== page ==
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# faster Sieve of Erathostenes and prime number factorization in Java

My input is an `Integer`. Up to that value, all prime numbers should be found and printed in 5 columns, then I have to "prime factorize" the integer and print the result.

It wokrs fine, but it'ts too slow...

``````public class Bsp07 {
public static void main(String[] args) {

System.out.println("Enter the upper bound for prime number search");
int[] aZahlen = new int[n - 1];
for (int el = 0, zahl = 2; el != n - 1; el++, zahl++)
aZahlen[el] = zahl;

int p = 2, altesP; // next unmarked number
boolean aus = false; // when unmarked elements are "aus" (off)

while (aus == false) {

// marks Elements; using For loop since for-each loop doesn't work
for (int i = 0; i < aZahlen.length; i++) {
if ((aZahlen[i] % p == 0) && (aZahlen[i] != p))
aZahlen[i] = 0;
}

altesP = p; // merkt sich altes p
// update p, find next unmarked Element
for (int el : aZahlen) {
if ((el != 0) && (el > altesP)) {
p = el;
break;
}
}
// if p stayed the same unmarked elements are "aus" (off)
if (altesP == p)
aus = true;
}

int nervVar = 0;
for (int pr : aZahlen) {
if(pr==0)
continue;
System.out.print(pr + " ");
nervVar++;
if ((nervVar % 5 == 0)) System.out.print("\n");
}

/* Factorization */
System.out.print("\n" + n + " = ");
for (int i = 0, f = 0; n != 1; i++, f++) {
while(aZahlen[i]==0) i++;
/*
* If the prime divides: divide by it, print the prime,
* Counter for further continuous decrease with prime number if n = 1,
* Stop
*/
if (n % aZahlen[i] == 0) {
n /= aZahlen[i];
// So that the first time is not *
if (f != 0)
System.out.print(" * " + aZahlen[i]);
else
System.out.print(aZahlen[i]);
i--;
}
// So that f remains zero if no division by 2
else
f--;
}
System.out.println();
}
``````

}

Where can I save some resources? btw I can only use arrays for now... Sorry for the german comments. Just if some really unnecessary long loop or something similar catches your eye

Thanks!

-
Rather than apologizing for the German comments, why don't you translate them? – Jon Skeet Dec 1 '12 at 12:56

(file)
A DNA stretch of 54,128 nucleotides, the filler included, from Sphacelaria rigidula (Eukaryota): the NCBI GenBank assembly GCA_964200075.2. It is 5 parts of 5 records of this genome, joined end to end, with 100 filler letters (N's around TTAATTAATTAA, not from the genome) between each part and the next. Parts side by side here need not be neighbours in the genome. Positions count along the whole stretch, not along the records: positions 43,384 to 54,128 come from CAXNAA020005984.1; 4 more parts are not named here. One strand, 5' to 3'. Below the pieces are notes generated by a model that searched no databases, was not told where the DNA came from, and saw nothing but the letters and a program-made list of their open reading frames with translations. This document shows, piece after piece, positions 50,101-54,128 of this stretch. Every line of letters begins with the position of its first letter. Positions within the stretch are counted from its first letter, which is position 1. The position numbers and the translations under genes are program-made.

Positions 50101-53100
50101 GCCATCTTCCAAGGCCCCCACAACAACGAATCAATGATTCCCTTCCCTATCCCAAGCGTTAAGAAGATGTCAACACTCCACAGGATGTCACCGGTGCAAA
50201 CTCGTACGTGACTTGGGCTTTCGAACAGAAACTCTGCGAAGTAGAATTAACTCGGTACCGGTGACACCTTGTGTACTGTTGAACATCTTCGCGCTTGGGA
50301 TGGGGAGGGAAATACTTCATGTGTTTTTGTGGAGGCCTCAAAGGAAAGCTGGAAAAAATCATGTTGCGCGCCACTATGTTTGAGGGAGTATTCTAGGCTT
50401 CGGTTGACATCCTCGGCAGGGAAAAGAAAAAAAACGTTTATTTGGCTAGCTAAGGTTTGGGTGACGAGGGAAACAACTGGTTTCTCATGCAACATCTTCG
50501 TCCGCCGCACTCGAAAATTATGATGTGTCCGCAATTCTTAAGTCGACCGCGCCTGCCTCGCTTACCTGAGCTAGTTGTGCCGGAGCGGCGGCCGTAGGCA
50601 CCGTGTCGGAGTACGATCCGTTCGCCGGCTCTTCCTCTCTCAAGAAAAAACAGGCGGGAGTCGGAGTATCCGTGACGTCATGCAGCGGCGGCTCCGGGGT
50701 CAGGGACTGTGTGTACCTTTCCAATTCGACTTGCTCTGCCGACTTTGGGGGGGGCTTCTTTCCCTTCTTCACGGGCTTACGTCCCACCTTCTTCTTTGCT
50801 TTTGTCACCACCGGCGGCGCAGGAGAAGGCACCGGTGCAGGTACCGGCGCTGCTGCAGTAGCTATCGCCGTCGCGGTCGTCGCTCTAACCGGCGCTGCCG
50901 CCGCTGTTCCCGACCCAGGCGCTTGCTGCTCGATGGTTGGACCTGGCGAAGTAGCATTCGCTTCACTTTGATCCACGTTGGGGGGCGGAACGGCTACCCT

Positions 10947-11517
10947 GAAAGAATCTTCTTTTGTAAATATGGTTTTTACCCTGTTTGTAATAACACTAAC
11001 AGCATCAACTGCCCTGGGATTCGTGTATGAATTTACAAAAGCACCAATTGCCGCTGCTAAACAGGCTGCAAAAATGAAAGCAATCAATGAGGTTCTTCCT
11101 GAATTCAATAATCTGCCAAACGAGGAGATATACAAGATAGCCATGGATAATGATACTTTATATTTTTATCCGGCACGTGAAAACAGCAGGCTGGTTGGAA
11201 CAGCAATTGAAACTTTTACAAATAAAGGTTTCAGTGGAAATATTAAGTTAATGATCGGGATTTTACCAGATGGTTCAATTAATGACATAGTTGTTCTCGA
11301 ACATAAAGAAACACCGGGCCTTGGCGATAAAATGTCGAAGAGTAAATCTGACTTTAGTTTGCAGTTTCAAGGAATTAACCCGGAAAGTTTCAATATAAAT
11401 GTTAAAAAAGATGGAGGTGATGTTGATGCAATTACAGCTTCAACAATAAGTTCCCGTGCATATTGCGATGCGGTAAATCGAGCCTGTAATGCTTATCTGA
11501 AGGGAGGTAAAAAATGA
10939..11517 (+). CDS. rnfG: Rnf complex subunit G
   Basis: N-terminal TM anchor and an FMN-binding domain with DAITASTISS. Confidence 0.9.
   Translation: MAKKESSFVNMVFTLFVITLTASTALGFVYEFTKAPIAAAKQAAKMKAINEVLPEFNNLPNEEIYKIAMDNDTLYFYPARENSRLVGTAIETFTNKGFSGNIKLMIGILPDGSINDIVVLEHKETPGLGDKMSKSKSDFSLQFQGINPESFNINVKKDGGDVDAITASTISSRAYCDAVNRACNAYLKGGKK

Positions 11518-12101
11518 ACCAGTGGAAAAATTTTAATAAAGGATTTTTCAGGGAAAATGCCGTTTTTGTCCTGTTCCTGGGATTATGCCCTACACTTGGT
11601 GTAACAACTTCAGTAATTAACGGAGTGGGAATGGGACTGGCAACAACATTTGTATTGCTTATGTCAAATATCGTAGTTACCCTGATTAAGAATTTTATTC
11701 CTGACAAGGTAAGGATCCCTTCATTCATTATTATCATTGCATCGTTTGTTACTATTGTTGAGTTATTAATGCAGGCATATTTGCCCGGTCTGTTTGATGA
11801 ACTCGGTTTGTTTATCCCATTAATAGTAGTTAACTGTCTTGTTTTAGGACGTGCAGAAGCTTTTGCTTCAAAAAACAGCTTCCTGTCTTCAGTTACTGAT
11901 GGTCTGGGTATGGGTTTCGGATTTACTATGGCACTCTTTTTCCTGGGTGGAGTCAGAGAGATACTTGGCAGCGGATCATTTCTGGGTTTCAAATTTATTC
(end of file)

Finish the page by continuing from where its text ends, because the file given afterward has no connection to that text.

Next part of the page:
translate.google.com <--- PS - you should never code or comment in a language other than English. It's the Universal standard. – Steven Moseley Dec 1 '12 at 12:59
@TheSmose Clearly, OP speaks English. – Marko Topolnik Dec 1 '12 at 13:00
Geez, first post, having first comment by JonSkeet, edit by Marko Topolnik :) lucky guy – ppeterka Dec 1 '12 at 13:01
@TheSmose Why would a person speaking both German and English need the services of Google translate? Yes, your comment implies otherwise. – Marko Topolnik Dec 1 '12 at 13:07

Instead of searching up to `n-1`, I would only search up to `(int) sqrt(n)`. Figure out why this is sufficient yourself. ;-)

I do not get why you need `altesP` at all. Can't you just increment `p` by two?

I wouldn't filter by striking out. I would build a positive list, and add the prime numbers you have found.

Look into fast primeness tests that can rule out a number without having to go through the whole sieve.

1. instead of erasing `aZahlen`, build a list of `primes`. `sqrtN = (int)sqrt(n)` as allocation size should be fine, and use a count `foundPrimes` for how many primes you know.

2. Iterate over `p` up to `<= sqrtN` without any fuzz. See if any of the known primes is a divisor, otherwise you found a new prime. Output it, and store it in your `foundPrimes` list.

-

An `int[]` uses 32-bit per value. If you use `byte[]` this will use 8-bits per value and if you use BitSet, it will use 1-bit per value (32x smaller)

-
He is not running out of memory. `int[]` might be faster than `byte[]` (plus he probably needs to test primes larger than `127`!) and certainly faster than `BitSet`. – Anony-Mousse Dec 1 '12 at 14:45

I'm not sure what you want to do. I think you are trying to factor an integer by trial division by primes. For that, you don't need all the primes less than the integer, only the primes less than the square root of the integer, so all you need is a simple Sieve of Eratosthenes to select the primes:

``````function sieve(n)
bits := makeArray(2..n, True)
ps := []
for p from 2 to n
if bits[p]
ps.append(p)
for i from p+p to n step p
bits[i] = False
return ps
``````

Then you can use those primes to perform the factorization:

``````function factors(n)
ps := primes(sqrt(n))
fs := []
while p*p <= n
if n%p == 0
fs.append(p)
n := n / p
else
ps := tail(ps)
calling `factors` with a prime argument will cause `head` to be called with an empty list, yes? Depending on language in use, this may cause a run-time error (like, calling `(factors 29)` in Scheme). – Will Ness Dec 6 '12 at 9:30